- 159 patients with ulcerative colitis who underwent ileal pouch–anal anastomosis with a J-pouch completed the Memorial Sloan-Kettering Cancer Center Bowel Function Instrument (MSKCC BFI) at least six months after ileostomy reversal
- Individual MSKCC BFI questions revealed frequent problems with clustering of stools (56% of patients) and incomplete emptying (51%), two domains important to patients that may be underappreciated by surgeons
- Patients with a J-pouch had significantly worse total MSKCC BFI scores, as well as significantly worse scores on the frequency and diet subscales, than a historical cohort of patients who underwent proctectomy for rectal cancer
- 48% of respondents with a J-pouch said they at least sometimes alter their activities because of their bowel function
- 83% of patients with a J-pouch said their quality of life improved after surgery
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Ileal pouch–anal anastomosis (IPAA) in a J-pouch configuration is the definitive procedure for patients with ulcerative colitis who require surgery. Functional outcomes are generally acceptable, but creation of a J-pouch can alter bowel habits so much that it drastically affects a patient's daily life.
Most studies of J-pouch creation have focused on outcomes that surgeons deem important, particularly fecal incontinence and frequency of bowel movements. Researchers in the Section of Colon and Rectal Surgery at Massachusetts General Hospital including Grace C. Lee, MD, and Paul M. Cavallaro, MD, residents in the Department of Surgery, Liliana G. Bordeianou, MD, MPH, FACS, FASCRS, chief of the Colorectal Surgery Center, co-chair of Partners Healthcare Colorectal Surgery Collaborative and associate professor of surgery at Harvard Medical School, and colleagues, recently took a different research approach: they investigated which bowel symptoms are most bothersome to patients. Their report appears in Diseases of the Colon and Rectum and lays the foundation for an ongoing multicenter trial led by Dr. Bordeianou designed to use patient input to design a "J-pouch syndrome" score.
The researchers received 159 responses out of 350 surveys sent to patients with ulcerative colitis who underwent J-pouch reconstruction with a stapled anastomosis and subsequent ileostomy reversal at Mass General between September 2000 and June 2016. The minimum time between ileostomy reversal and survey completion was six months; the median was 21.5 months.
Among other items, the respondents completed the Memorial Sloan-Kettering Cancer Center Bowel Function Instrument (MSKCC BFI), which was developed and validated in patients undergoing sphincter-sparing surgery for rectal cancer.
MSKCC BFI Results
Patients reported a median of eight bowel movements in 24 hours. With regard to their bowel function:
- 90% said they are sometimes, rarely or never able to wait 15 minutes to get to the toilet
- 56% reported clustering of stools (another bowel movement within 15 minutes of the last one) sometimes, always or most of the time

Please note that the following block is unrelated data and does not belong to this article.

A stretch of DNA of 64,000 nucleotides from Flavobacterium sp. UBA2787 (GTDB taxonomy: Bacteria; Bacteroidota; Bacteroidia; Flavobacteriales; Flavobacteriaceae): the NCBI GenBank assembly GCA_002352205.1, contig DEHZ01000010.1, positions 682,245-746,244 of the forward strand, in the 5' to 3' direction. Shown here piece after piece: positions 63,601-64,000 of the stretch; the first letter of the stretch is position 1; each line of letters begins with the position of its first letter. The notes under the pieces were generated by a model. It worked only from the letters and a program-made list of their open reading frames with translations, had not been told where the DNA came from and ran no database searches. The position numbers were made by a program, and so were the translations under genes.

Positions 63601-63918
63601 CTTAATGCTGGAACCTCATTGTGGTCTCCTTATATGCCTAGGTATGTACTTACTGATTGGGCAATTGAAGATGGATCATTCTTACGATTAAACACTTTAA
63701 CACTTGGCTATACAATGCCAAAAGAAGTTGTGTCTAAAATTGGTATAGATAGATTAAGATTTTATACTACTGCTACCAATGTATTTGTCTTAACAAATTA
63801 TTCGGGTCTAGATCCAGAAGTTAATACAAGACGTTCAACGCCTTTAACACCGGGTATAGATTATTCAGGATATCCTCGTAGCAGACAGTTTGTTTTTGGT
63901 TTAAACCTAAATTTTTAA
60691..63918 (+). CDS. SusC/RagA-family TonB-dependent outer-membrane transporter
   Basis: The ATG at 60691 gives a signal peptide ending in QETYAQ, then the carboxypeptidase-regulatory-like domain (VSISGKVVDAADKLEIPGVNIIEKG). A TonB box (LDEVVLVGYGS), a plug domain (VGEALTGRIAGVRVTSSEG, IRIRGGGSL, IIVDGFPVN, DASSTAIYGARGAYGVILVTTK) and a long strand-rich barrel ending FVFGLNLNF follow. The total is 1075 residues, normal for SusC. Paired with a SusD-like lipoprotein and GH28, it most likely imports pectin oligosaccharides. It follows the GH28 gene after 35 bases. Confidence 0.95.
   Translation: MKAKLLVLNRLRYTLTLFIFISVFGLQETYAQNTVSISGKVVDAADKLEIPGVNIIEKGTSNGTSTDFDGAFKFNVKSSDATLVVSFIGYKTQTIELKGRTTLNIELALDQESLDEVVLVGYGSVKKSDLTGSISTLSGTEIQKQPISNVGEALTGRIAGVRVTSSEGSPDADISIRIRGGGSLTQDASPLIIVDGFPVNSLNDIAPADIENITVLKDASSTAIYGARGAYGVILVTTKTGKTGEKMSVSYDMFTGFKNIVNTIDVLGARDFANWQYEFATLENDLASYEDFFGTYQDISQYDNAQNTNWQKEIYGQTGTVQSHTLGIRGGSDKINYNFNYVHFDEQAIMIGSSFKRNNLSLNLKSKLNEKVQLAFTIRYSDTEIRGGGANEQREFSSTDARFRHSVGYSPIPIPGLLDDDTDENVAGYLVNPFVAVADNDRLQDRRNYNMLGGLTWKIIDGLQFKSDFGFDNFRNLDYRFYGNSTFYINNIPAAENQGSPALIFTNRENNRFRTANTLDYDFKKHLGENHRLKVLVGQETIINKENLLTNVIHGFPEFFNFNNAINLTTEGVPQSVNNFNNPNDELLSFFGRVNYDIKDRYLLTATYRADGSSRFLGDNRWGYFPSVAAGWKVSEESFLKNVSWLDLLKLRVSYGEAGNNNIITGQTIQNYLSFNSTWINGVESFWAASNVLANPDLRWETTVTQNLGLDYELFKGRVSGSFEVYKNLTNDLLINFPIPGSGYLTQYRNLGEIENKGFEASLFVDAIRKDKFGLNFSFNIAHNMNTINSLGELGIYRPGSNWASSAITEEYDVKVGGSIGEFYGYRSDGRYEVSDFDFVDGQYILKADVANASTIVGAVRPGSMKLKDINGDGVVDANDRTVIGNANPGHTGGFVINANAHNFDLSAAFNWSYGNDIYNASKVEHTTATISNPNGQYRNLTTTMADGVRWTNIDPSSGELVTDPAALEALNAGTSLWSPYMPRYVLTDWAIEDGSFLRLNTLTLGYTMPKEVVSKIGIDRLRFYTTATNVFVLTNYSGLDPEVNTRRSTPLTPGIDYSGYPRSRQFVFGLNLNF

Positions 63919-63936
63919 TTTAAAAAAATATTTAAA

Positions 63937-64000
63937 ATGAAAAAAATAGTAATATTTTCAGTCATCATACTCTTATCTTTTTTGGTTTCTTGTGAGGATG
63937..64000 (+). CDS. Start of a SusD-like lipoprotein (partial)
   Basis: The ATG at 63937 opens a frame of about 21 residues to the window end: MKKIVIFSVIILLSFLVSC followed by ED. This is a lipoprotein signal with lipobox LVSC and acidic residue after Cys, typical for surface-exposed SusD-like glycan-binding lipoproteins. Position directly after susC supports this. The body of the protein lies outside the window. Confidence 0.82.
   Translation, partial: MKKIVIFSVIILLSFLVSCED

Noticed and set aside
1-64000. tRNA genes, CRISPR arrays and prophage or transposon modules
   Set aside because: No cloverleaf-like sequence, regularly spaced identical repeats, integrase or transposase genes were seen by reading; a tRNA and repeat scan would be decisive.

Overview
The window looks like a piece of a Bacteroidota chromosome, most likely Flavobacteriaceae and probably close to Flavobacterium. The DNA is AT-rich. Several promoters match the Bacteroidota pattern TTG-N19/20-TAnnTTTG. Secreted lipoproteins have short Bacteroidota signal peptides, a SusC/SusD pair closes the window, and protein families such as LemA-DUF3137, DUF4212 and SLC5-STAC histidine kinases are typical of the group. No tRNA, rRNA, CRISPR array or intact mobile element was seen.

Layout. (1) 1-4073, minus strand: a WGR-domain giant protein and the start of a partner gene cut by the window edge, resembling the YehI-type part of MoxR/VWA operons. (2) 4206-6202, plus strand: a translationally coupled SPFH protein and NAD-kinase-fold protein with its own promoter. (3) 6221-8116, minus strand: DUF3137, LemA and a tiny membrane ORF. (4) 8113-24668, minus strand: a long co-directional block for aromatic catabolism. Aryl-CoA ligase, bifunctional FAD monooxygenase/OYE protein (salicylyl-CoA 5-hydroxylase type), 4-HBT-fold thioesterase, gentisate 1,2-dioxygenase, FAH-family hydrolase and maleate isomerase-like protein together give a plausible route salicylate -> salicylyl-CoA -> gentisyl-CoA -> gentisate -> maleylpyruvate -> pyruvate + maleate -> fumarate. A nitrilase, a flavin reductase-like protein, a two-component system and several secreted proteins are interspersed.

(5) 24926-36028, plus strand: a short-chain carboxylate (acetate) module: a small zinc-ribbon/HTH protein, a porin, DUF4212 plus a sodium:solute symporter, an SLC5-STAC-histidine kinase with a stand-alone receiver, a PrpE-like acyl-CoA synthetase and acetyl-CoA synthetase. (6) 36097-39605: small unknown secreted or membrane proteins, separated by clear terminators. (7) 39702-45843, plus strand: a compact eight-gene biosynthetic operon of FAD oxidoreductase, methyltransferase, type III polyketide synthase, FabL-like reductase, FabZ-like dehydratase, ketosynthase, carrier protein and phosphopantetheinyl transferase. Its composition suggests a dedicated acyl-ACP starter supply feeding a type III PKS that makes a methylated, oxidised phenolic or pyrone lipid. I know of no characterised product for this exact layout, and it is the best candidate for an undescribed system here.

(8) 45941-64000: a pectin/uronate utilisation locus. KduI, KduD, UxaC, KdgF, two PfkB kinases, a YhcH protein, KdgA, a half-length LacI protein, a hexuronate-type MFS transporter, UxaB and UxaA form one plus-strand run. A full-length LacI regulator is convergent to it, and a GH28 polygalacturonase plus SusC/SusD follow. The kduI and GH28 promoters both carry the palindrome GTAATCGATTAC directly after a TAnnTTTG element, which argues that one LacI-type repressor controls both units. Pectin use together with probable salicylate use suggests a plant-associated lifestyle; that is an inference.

- 51% reported feeling complete evacuation sometimes, rarely or never
- 51% said they sometimes, rarely or never know the difference between having to pass gas and having a bowel movement
- 44% said they are sometimes, rarely or never able to control passing gas
- 48% said they alter their activities because of their bowel function sometimes, always or most of the time
Comparison with MSKCC BFI Validation Cohort
The researchers compared MSKCC BFI scores for the J-pouch cohort with those of the 127 patients in the original validation study of the MSKCC BFI (as published in Diseases of the Colon and Rectum, 2005). The average total score was 59.9 versus 63.7, indicating worse bowel function with a J-pouch (P < .001).
The MSKCC BFI includes three subscales:
- Frequency (number of bowel movements, diarrhea, ability to delay bowel movement by 15 minutes and ability to get to the toilet in time)
- Diet (whether certain liquids or solids increase the number of bowel movements per day and/or whether the patient limits liquids or solids to control their bowel movements)
- Urgency/soilage (daytime soilage, nighttime soilage, use of pads, altering activities because of bowel function)
On the frequency and diet subscales, the average scores were significantly worse in the J-pouch cohort than in the historical rectal cancer cohort. On the urgency subscale, the average score of the J-pouch cohort was significantly better.
Quality of Life
Most respondents in the current study said their quality of life improved after J-pouch creation: 57% of patients said it was much better and 26% said it was somewhat better.
Respondents also compared their current quality of life with what they had expected postsurgery: 50% said it was somewhat or much better, 22% said it was as expected and 28% said it was somewhat or much worse.
Clustering of stool and incomplete evacuation have only seldom been reported in patients with a J-pouch, but these symptoms are clearly important components of bowel function. The constellation of symptoms identified in this study is analogous to the low anterior resection syndrome that frequently occurs after proctectomy for rectal cancer, and it may represent a previously undescribed "ileoanal J-pouch syndrome."
Bowel function was seemingly worse in the J-pouch cohort than in the historical rectal cancer cohort, but 83% of patients with a J-pouch said their quality of life improved after surgery.
Surgeons can use these results to counsel patients and help them set more accurate expectations about exactly how their bowel function will change after surgery.
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